KidsPost Summer Book Club, Week 3: ‘Pegasus: The Flame of Olympus’

ANNE FARRAR/THE WASHINGTON POST

Buy This Photo

Gallery of the Week

BETHESDA, MD- APRIL 9:
Kids winner of Peeps contest. Six kids from this Bethesda neighborhood collaborated on the 'What Does the Peep Say?' diorama, a parody on the YouTube sensation 'What Does the Fox Say?'.
Left to right:  Zachary White (9), Zoe White (11), Caroline Roberts-Gaal (12), Lauren Gates (13), Hugo Byrne (9), Zeke White (9).
(Photo by Rebecca Drobis/ For the Washington Post)

Best of Peeps 2014

The Winter Olympics, ‘Frozen’ and ‘What Does the Fox Say?’ inspired young diorama makers.

Latest KidsPost Stories

What does the 2014 Peeps Contest winner say?

What does the 2014 Peeps Contest winner say?

The winners of our annual competition found inspiration in an online video that went viral.

The Nationals win over a die-hard Red Sox fan

The Nationals win over a die-hard Red Sox fan

Fred Bowen grew up in Massachusetts, but after years in Washington, he’s switching teams.

Chimps in a Missouri zoo figure out how to escape

Chimps in a Missouri zoo figure out how to escape

Smart problem-solving skills won them an hour of freedom — and some extra food treats.

London cafe offers coffee, tea and cats

London cafe offers coffee, tea and cats

New cafe provides animal companionship for those who don’t have space or time for pets.

A horse that eats chocolate ice cream is pretty strange. But for Pegasus, the title character of “Pegasus: The Flame of Olympus,” a sugary diet makes perfect sense. The winged horse from Olympus is used to munching on ambrosia — the sweet food of the gods — and he is desperately in need of treats when he drops in on Emily’s New York City apartment building.

An Olympian in New York? Yes, the world of ancient gods and goddesses collides with modern-day New York when Pegasus is hit by lightning and crash-lands on Emily’s roof.

The 13-year-old can barely believe her eyes when she sees a creature she’s known only in books: “A white horse with golden hooves and a vast white wing was lying on its side in the middle of her mother’s rose garden.”

Emily sees that Pegasus is hurt and tries to help him. But his injuries are serious, and she can’t take care of him herself.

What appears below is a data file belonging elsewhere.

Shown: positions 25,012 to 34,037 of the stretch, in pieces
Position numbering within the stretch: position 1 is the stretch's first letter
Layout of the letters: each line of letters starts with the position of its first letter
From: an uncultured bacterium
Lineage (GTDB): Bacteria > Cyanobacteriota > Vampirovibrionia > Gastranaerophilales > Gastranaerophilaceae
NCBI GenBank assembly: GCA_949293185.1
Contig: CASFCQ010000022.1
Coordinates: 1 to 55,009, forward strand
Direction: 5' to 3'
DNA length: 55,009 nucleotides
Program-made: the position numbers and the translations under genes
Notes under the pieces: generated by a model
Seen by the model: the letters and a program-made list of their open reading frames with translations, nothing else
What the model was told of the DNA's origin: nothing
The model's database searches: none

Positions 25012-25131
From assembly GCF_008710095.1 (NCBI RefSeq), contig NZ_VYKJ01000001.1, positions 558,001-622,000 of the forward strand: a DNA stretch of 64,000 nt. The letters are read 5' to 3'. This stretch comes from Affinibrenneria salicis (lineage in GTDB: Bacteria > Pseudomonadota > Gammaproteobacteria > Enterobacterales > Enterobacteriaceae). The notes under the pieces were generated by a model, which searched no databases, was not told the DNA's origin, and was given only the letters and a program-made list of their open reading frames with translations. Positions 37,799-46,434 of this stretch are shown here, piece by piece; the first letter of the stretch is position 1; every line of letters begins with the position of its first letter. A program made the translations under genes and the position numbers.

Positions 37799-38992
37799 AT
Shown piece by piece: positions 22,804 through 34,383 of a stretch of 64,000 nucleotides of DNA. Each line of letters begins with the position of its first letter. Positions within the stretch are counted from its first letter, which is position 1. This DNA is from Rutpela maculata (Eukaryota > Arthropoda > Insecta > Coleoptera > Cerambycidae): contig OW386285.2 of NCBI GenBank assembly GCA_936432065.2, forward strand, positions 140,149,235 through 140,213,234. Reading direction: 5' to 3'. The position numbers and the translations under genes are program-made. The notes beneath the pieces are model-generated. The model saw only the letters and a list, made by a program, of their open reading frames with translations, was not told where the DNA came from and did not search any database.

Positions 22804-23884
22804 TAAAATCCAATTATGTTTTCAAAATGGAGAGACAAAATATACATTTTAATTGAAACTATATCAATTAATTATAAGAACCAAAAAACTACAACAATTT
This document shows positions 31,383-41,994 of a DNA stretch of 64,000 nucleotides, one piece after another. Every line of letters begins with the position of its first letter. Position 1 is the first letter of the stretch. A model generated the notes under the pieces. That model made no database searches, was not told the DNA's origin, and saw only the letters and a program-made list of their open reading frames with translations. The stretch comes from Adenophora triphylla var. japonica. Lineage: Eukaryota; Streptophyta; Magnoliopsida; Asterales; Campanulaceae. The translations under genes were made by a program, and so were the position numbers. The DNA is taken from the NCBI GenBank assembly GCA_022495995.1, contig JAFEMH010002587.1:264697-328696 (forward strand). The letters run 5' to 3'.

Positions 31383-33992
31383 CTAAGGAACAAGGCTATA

She’s not sure she should tell her dad, who is a policeman, about Pegasus. Instead, she turns to a new kid at school who she has noticed likes drawing the mythological creature in his notebooks.

Joel doesn’t know or like Emily at first. He thinks she’s making up the story to play a joke on him. But she persuades him to see for himself. Once he makes his way to the apartment roof, he’s part of Team Pegasus.

Emily and Joel are just starting to watch Pegasus recover when gray, four-armed monsters climb the 20-story apartment building and attack. Pegasus grabs his two new friends and takes them on the ride of their lives.

Emily and Joel have to figure out what the monsters are, why they’re after Pegasus and why the Olympian came to New York in the first place.

Meanwhile, they’re being chased by the monsters and a secret government agency that wants to question them.

Emily and Joel soon find that Pegasus is on a mission to save Olympus from the same gray monsters now attacking Earth. The horse needs their help before the creatures destroy two worlds. Fortunately for Pegasus, Emily and Joel are ready to fight man and monster.

—Christina Barron

Next week

An Army of Frogs

by Trevor Pryce. Ages 8 to 12.

A young frog named Darel dreams of becoming a Kulipari warrior, like his father. But after Darel’s father died in battle, the frogs found a way to hide from enemies.
So there’s no need for warriors . . . until the Spider Queen reappears. Can Darel and
his friends save their home, the Amphibilands?

 
Read what others are saying